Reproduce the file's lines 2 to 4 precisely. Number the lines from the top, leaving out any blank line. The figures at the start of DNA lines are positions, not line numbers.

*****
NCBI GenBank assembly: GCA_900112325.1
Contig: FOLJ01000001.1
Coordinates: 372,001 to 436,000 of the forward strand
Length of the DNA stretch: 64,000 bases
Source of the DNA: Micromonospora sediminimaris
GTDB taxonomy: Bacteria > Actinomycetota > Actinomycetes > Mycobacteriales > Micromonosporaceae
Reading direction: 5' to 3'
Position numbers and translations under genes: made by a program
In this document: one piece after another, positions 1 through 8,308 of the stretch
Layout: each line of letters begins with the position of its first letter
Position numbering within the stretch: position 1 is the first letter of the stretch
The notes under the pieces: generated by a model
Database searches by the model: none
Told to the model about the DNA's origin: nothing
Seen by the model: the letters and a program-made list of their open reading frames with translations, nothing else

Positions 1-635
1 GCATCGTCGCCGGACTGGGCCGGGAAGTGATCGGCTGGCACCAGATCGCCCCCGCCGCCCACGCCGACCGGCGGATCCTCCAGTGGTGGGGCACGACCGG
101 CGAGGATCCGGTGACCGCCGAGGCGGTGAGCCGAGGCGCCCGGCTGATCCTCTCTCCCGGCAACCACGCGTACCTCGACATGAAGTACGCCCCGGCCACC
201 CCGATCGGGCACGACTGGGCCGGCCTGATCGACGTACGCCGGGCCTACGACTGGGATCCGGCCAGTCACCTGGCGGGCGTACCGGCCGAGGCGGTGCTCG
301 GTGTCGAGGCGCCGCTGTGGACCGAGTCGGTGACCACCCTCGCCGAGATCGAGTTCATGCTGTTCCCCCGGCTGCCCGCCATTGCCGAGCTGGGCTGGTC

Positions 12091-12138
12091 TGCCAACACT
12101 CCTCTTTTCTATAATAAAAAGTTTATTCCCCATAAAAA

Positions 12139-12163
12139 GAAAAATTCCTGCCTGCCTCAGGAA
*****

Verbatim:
Contig: FOLJ01000001.1
Coordinates: 372,001 to 436,000 of the forward strand
Length of the DNA stretch: 64,000 bases